3. From 1933 to 1938 the Nazis terrorized, pauperised and segregated the Jews, compelling them to leave the country. The next phase, 1939 – 1945, aimed at concentrating them in certain areas and eventually killing them in gas chambers in Poland.

Question 13: How was Nazi ideology taught to children?

1. All the schools were ‘cleansed’ and ‘purified’. This meant that teachers who were Jews or seen as ‘politically unreliable’ were dismissed.
2. Children were first segregated: Germans and Jews could not sit together or play together. Subsequently, ‘undesirable children’ – Jews, physically handicapped, Gypsies – were thrown out of schools. And finally in the 1940s, they were taken to the gas chambers.
3. School textbooks were rewritten. Racial science was introduced to justify Nazi ideas of race.
4. Stereotypes about Jews were popularized even through maths class.
5. Children were taught to be loyal and submissive, hate Jews and worship Hitler. Even the function of sports was to nurture a spirit of violence and aggression among children. Hitler believed that boxing could make children iron-hearted, strong and masculine.

Question 14: Explain the role of women in Nazi Germany.

1. Children in Nazi Germany were repeatedly told that women were radically different from men. They had to become good mother and rear pure-blooded Aryan children.
2. Girls had to maintain the purity of the race, distance themselves from Jews, look after the home, and teach their children Nazi values.
3. Women who bore racially undesirable children were punished and those who produced racially desirable children were awarded. They were given favoured treatment in hospitals and were also entitled to concessions in shops and on theatre tickets and railway fare.
4. All ‘Aryan’ women who deviated from the prescribed code of conduct were publicly condemned, and severely punished.
5. Those who maintained contact with Jews, Poles and Russians were paraded through the town with shaved heads, blackened faces and placards hanging around their necks announcing ‘ I have sullied the honour of the nation’.

Question 15: Explain why Nazi propaganda was effective in creating a hatred for Jews?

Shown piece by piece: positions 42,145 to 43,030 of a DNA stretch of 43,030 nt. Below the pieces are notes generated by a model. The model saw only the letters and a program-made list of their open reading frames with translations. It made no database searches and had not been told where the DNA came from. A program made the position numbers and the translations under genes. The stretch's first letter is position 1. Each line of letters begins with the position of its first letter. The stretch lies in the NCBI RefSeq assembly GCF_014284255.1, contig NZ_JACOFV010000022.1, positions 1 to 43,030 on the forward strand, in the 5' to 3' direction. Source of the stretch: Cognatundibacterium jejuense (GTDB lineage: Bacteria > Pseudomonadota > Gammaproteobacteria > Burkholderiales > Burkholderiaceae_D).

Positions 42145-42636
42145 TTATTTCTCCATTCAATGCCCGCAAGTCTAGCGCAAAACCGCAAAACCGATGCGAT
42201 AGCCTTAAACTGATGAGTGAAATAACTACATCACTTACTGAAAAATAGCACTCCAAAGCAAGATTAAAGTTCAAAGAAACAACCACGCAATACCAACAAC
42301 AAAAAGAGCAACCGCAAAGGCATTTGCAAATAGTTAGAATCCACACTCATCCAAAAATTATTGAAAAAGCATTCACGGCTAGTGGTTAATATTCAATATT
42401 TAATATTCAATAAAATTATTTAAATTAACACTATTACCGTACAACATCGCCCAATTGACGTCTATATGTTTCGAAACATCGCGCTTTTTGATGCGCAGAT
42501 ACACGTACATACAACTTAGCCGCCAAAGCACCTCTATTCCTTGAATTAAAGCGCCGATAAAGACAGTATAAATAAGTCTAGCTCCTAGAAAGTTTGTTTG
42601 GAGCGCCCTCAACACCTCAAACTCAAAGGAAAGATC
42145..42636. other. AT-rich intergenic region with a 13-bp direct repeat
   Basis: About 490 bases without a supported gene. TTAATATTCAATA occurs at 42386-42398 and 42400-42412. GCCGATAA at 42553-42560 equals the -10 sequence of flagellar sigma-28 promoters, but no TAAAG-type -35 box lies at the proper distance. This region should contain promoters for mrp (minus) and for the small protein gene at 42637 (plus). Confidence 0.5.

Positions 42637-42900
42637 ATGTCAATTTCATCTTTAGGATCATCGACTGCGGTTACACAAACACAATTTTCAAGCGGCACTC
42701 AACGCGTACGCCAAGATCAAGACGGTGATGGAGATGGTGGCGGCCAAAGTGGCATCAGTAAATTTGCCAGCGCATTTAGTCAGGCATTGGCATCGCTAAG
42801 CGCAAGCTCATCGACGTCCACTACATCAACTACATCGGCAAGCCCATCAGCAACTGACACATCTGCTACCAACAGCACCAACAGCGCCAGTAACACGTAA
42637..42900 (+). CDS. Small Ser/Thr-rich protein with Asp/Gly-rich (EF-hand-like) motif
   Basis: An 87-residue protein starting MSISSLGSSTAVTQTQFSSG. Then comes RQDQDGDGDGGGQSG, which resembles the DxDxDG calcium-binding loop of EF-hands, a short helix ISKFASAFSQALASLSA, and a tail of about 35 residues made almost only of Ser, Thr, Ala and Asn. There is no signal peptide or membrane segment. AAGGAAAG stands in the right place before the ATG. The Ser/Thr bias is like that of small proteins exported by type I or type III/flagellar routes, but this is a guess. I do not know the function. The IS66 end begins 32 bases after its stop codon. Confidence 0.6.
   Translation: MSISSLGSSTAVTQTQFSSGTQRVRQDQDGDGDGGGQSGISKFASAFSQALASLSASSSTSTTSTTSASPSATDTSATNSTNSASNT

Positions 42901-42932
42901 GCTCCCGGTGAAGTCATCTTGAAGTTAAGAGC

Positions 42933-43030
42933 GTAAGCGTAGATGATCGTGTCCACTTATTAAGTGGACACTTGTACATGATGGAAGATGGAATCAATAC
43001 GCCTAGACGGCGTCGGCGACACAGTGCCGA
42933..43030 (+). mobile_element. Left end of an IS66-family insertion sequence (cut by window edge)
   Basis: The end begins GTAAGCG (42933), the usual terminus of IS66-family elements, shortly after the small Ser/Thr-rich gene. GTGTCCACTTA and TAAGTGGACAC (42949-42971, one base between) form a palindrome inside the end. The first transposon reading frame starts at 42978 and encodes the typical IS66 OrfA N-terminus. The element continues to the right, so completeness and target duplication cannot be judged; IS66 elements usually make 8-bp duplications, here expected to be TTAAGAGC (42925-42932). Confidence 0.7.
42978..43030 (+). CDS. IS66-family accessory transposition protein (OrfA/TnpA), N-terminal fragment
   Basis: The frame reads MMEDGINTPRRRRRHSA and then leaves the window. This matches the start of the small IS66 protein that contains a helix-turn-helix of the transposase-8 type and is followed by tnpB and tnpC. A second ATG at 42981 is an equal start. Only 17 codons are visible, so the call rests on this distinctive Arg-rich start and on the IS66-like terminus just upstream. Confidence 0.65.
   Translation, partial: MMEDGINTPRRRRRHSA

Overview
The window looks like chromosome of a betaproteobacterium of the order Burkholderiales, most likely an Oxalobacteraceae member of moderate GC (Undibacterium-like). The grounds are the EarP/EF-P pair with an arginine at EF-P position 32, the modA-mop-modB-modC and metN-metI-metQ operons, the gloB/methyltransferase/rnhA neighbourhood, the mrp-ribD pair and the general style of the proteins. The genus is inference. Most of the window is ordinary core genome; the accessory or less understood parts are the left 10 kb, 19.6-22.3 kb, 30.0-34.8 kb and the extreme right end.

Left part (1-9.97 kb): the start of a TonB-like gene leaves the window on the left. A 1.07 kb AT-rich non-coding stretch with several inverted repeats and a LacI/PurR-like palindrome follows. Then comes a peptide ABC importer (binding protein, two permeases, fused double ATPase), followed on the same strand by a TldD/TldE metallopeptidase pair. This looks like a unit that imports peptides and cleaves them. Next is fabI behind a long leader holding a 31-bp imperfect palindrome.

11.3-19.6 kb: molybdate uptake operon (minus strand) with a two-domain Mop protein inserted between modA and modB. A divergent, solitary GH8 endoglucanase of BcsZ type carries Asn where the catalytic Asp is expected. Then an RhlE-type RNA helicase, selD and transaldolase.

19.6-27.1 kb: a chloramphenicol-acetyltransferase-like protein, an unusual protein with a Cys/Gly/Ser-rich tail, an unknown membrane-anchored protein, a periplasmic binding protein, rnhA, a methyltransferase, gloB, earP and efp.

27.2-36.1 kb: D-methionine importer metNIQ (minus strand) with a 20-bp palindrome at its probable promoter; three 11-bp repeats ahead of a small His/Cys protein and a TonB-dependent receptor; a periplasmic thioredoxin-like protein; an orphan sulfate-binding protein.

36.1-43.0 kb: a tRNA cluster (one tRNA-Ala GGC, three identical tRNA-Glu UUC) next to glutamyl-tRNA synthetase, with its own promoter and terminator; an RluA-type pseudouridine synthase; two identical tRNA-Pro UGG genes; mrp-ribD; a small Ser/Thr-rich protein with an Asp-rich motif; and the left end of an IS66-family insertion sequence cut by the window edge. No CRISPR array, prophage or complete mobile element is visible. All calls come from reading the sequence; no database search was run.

1. The Nazi regime used language and media with care.
2. Nazis never used the words ‘kill’ or ‘murder’ in their official communications. Mass killing were termed special treatment, final solution (for the Jews), euthanasia (for the disabled), selection and disinfections. ‘Evacuation’ meant deporting people to gas chambers.
3. Nazi ideas were spread through visual images, films, radios, posters, catchy slogans and leaflets.
4. The most infamous film was The Eternal Jews. Orthodox Jews with flowing beards wearing kaftans, whereas in reality it was difficult to distinguish German Jews by their outwards appearance because they were a highly assimilated community.

Question 16: How did common people react to Nazism?

1. Many saw the world through Nazi eyes, and spoke their mind in Nazi language. They felt hatred and anger surge inside them when they saw someone who looked like a Jew.
2. But not every German was a Nazi. Many organised active resistance to Nazism, braving police repression and death.
3. The large majority of Germans, however, were passive on lookers and apathetic witnesses. They were too scared to act, to differ, to protest.

Question 17: How did the world come to know about Holocaust?

1. Information about Nazi practices had trickled out of Germany during the last years of the regime.
2. But it was only after the war ended and Germany was defeated that the world came to realize the horrors of what had happened.
3. The Jews wanted the world to remember the atrocities and sufferings they had endured during the Nazi killing operations – also called the Holocaust.
4. This indomitable spirit to bear witness and to preserve the documents can be seen in many ghetto and camps inhabitants who wrote diaries, kept notebooks and created archives.

Question 18: What were the factors responsible for the rise of Hitler in Germany?

1. Germany’s defeat in World War I and abdication of emperor.
2. The Treaty of Versailles distressed people and Hitler’s propaganda in such a condition helped him acquire power.
3. During the Great Economic Depression, Hitler made promises to build strong nation and undo the injustice which gave a support of people.
4. He was a powerful speaker and his words moved people.
5. The Weimar Republic has inherent defects which made it unstable and vulnerable to democracy.